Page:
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Metallo (Monsterbus p.568)

This story is a good example of Kirby's prophetic power, and how it's undermined by Lee.  A prophet, you will recall, is someone who speaks eternal truths. Those truths typically feature enemies and the future, and typically tell us to hold our nerve and do the right thing even when faced with terrifying threats. See for example the Old Testament prophets (Isaiah, Jeremiah, Ezekiel, Daniel, Hosea, etc.).

Here Kirby is telling us that, if we cannot reach a threat, don't worry: if it is evil then the evil will destroy itself from within eventually. This is because what we call "good" is simply what works in the long run. Our ancestors called theft and violence and aggressive isolation evil because they weaken the tribe. So anybody who relies on theft and violence and aggressive isolation will inevitably be weaker. In this example, a man who cuts himself off from society finds he needs healthcare. And to emphasise the point, his disease is almost certainly caused by his evil acts: staying for too long inside a machine that is riddled with radiation.

A masterpiece

As usual with Lee's editing, if we just look at the art we see the whole story, and it's much stronger than the story with the dialog. The arms reaching out for help, the theme of freedom and yet being trapped by his own actions, the slow pacing that fits the weight of the suit, the poignant ending, walking past the outstretched hands into the wilderness, it's beautiful, powerful stuff.

It also has great science: the three contexts of radiation: military, medical, and unintended contamination. Or possibly four: it is also possible that Kirby intended the suit to be nuclear powered, which would explain its tremendous strength and the radiation, why a user was not supposed to stay inside for long.

How Lee weakened the start and end

We can't say for surer exactly how Kirby wanted it worded, but there appear to be discrepancies between the art and text in the start and end of Metallo's career. First, the end.

When the villain finds he is ill, his vague description is enough for the doctors to know that he needs radiation treatment. How could they possibly know that without proper testing? The obvious answer is that the man who spent too log inside a radiation-riddled suit has developed cancer: radiation therapy is then the go-to solution. So why not just say "cancer"? Until we realise it is cancer the story is less believable.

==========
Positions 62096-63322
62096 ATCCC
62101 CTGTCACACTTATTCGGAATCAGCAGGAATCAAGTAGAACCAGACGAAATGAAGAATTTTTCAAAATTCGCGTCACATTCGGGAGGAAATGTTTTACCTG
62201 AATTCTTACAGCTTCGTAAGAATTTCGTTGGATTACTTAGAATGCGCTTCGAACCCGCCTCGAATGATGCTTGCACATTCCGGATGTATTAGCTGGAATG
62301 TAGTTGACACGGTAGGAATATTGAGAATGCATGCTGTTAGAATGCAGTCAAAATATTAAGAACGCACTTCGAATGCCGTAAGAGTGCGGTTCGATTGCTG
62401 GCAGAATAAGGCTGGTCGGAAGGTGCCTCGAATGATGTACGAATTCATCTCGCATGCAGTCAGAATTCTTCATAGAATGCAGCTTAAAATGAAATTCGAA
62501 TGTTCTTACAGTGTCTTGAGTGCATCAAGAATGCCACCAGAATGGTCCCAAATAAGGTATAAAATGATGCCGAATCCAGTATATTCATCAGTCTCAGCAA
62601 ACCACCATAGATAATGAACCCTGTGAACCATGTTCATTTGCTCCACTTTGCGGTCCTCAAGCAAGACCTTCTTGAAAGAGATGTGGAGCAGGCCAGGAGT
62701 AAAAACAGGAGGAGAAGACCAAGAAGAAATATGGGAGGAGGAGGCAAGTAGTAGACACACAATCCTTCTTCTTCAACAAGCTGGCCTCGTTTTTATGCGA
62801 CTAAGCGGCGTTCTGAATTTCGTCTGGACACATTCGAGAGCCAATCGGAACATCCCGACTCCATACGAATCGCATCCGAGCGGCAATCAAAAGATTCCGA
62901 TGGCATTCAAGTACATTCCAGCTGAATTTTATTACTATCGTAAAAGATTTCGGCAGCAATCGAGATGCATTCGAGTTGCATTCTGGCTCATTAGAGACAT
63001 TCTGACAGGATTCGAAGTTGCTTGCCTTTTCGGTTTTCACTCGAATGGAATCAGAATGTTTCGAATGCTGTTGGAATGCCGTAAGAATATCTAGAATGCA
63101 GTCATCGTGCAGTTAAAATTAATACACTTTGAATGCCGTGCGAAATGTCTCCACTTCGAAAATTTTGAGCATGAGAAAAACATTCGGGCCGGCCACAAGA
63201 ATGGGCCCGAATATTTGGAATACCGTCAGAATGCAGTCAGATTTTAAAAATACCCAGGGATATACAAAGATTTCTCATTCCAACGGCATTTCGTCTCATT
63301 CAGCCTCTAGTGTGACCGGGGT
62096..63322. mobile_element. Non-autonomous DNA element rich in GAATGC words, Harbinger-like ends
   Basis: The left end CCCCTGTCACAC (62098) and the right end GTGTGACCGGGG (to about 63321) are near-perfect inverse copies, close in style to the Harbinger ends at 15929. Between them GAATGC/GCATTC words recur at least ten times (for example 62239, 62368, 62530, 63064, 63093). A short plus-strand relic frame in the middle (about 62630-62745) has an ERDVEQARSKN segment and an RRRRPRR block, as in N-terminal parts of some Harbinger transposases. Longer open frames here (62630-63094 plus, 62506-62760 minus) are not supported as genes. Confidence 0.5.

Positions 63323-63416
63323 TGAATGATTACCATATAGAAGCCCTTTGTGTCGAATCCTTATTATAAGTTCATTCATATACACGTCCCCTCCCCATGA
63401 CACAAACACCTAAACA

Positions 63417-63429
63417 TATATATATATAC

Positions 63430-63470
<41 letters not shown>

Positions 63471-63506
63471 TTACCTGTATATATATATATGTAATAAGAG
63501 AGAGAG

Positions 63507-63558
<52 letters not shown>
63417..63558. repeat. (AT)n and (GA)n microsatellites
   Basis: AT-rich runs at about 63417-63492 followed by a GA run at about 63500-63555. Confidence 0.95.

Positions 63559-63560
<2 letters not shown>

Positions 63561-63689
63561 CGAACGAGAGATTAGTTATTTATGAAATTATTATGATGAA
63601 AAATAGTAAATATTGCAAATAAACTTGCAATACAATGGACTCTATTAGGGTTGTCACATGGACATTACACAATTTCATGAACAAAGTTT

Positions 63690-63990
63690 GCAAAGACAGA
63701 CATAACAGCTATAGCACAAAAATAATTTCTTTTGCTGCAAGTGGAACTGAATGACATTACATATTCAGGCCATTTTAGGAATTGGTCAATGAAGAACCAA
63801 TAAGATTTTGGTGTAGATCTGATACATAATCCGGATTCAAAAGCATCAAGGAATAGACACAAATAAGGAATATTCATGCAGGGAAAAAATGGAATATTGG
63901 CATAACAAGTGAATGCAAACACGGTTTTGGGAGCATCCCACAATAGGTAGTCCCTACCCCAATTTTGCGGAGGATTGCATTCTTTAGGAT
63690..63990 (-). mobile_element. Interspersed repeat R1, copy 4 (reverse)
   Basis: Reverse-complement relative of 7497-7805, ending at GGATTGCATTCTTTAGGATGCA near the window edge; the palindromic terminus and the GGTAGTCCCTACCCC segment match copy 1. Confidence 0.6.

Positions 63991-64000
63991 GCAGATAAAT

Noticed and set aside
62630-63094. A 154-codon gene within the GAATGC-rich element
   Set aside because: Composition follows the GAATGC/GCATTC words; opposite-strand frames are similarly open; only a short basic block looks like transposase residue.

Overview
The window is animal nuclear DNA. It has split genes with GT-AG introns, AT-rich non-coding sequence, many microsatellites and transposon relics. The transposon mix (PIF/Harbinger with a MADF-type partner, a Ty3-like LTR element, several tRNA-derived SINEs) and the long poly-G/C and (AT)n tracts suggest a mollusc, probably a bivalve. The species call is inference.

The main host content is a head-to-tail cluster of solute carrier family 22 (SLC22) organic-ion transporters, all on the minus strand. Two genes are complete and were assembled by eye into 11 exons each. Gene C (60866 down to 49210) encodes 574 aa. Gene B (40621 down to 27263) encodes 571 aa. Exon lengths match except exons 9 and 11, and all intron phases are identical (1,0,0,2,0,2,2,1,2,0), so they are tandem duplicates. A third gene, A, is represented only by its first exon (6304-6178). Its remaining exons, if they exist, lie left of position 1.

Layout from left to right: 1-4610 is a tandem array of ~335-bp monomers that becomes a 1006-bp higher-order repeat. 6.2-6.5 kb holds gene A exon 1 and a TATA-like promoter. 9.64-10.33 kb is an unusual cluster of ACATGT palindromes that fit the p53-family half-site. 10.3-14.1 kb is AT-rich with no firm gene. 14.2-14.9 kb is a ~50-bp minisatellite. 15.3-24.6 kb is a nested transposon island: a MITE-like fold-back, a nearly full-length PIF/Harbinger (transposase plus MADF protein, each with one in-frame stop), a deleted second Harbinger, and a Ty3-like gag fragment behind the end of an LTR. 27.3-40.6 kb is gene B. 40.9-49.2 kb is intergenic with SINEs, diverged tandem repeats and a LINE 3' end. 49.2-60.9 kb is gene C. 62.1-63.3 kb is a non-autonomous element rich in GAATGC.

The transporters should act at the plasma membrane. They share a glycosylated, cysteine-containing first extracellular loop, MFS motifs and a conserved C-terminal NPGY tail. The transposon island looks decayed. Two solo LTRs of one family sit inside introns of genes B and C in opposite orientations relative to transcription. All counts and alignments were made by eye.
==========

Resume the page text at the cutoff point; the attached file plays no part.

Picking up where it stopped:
Cancer also explains a problem at the start: why was it so hard to find volunteers to use the suit? The suit failing to protect them from the blast is one thing, but you can clearly see the thing is tough. But more likely, the suit might have tiny gaps (e.g. the joints or air filters) allowing radioactive dust in, leading to a long and painful death from cancer. That's much worse. Cancer makes the volunteer shortage much more believable.

So it is almost certain that cancer was implied. Why did Lee choose not to say so? Most of his choices were made to simplify stories for younger readers,a nd this fits that pattern. He may have felt that naming the illness caused possible stress, or added to complexity (they might not now what the word means), or may have caused confusion with mentioning radiation in three different contexts (bomb, cancer and medical) instead of just two (bomb and medical). But Lee's need to simplify the story weakens both the start and the end.

The final panel, where Lee makes the problem as explicit as possible, also weakens the story for older readers: it has more impact if the ideas are formed first in our own mind, with only enough dialog to start the process. But it may help younger readers, who may simply see the villain wander off and feel that's a weak ending.

Metallo and Iron Man

In comics, "Metallo" is a generic name for what we now call "Iron Man". This is the third Metallo. Here is the first, from DC, in 1942:

Here is the second, from 1959 (mixed with some Iron Man: can you tell the difference?)

Iron Man will be the fourth Metallo. But the name had become generic, used by both Marvel and DC. So when Martin Goodman agreed to a new continuing character then it needed a new name.